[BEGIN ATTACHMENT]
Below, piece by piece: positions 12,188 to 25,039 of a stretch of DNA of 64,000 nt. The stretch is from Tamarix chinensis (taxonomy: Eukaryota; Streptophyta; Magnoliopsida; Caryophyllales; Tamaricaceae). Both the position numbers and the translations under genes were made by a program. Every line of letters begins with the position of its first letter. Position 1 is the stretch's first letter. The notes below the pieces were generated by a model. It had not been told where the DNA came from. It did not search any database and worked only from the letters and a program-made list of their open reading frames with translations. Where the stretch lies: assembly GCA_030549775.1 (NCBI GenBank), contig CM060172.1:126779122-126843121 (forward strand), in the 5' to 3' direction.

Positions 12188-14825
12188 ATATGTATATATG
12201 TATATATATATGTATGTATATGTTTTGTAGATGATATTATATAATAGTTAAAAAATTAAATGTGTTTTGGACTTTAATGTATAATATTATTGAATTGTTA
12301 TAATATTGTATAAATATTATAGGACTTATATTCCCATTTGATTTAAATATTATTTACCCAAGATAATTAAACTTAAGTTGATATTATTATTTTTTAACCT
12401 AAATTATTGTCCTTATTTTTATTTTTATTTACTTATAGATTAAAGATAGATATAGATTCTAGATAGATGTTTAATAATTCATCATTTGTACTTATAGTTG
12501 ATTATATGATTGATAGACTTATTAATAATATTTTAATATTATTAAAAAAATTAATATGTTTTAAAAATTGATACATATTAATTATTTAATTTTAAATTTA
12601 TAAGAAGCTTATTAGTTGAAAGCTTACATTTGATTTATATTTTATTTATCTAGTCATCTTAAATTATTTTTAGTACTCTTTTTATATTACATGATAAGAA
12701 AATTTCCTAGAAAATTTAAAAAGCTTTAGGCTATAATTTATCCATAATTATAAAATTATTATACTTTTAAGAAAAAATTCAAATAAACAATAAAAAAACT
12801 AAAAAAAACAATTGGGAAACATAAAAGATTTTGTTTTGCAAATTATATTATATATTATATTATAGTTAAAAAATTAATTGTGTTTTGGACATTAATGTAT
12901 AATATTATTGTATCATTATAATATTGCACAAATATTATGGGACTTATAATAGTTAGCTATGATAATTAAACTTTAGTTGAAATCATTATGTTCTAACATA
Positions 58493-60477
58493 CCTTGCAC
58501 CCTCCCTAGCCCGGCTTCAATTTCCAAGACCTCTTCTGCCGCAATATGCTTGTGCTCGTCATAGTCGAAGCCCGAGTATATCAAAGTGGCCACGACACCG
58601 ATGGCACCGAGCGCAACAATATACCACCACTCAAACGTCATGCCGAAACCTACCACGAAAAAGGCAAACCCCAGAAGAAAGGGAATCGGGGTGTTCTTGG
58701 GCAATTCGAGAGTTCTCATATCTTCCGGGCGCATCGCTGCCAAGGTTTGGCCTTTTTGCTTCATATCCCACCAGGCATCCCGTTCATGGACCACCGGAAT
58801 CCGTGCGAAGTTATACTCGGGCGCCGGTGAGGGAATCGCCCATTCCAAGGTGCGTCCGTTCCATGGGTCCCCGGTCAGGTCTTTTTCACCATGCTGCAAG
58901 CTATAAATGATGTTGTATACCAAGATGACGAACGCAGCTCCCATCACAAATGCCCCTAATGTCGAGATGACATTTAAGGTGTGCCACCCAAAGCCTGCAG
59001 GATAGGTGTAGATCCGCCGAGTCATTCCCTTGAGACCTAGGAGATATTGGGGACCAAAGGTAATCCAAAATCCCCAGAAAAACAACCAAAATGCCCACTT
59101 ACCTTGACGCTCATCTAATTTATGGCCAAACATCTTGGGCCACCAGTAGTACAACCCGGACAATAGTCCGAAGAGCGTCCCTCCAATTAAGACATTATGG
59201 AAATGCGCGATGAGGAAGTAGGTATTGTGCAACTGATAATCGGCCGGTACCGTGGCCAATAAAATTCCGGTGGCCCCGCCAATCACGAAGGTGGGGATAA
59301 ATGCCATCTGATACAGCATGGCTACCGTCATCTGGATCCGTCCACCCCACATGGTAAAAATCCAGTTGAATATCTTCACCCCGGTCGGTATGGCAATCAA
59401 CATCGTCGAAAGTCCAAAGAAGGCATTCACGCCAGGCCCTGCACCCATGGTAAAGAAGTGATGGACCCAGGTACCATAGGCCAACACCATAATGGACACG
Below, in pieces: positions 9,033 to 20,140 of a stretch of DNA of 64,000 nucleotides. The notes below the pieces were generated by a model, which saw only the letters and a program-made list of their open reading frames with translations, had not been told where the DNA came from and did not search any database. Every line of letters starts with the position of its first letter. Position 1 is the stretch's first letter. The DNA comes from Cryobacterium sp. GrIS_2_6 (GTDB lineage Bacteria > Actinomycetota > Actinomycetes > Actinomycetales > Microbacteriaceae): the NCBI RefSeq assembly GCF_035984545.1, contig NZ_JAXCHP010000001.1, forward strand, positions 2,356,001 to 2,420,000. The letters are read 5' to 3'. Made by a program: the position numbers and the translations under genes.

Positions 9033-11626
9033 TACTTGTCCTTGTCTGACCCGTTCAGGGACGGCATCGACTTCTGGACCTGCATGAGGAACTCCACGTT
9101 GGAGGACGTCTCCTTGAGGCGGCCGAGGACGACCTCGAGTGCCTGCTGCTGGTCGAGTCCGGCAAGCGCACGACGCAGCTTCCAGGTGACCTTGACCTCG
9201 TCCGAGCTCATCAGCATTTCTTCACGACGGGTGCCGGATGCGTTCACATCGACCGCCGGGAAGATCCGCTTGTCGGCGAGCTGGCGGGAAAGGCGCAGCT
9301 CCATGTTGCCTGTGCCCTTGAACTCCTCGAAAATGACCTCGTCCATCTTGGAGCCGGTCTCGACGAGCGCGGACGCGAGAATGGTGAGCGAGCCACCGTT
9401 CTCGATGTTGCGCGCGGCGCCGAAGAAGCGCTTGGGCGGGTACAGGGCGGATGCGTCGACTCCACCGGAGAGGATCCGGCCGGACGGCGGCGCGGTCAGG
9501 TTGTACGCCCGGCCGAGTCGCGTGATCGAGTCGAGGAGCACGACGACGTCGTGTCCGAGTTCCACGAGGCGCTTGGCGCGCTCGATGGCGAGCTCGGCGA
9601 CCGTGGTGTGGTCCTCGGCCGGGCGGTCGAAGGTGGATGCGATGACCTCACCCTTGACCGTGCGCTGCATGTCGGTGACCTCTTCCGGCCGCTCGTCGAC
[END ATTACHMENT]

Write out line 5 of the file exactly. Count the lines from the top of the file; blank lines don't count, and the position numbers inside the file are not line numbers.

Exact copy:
12301 TAATATTGTATAAATATTATAGGACTTATATTCCCATTTGATTTAAATATTATTTACCCAAGATAATTAAACTTAAGTTGATATTATTATTTTTTAACCT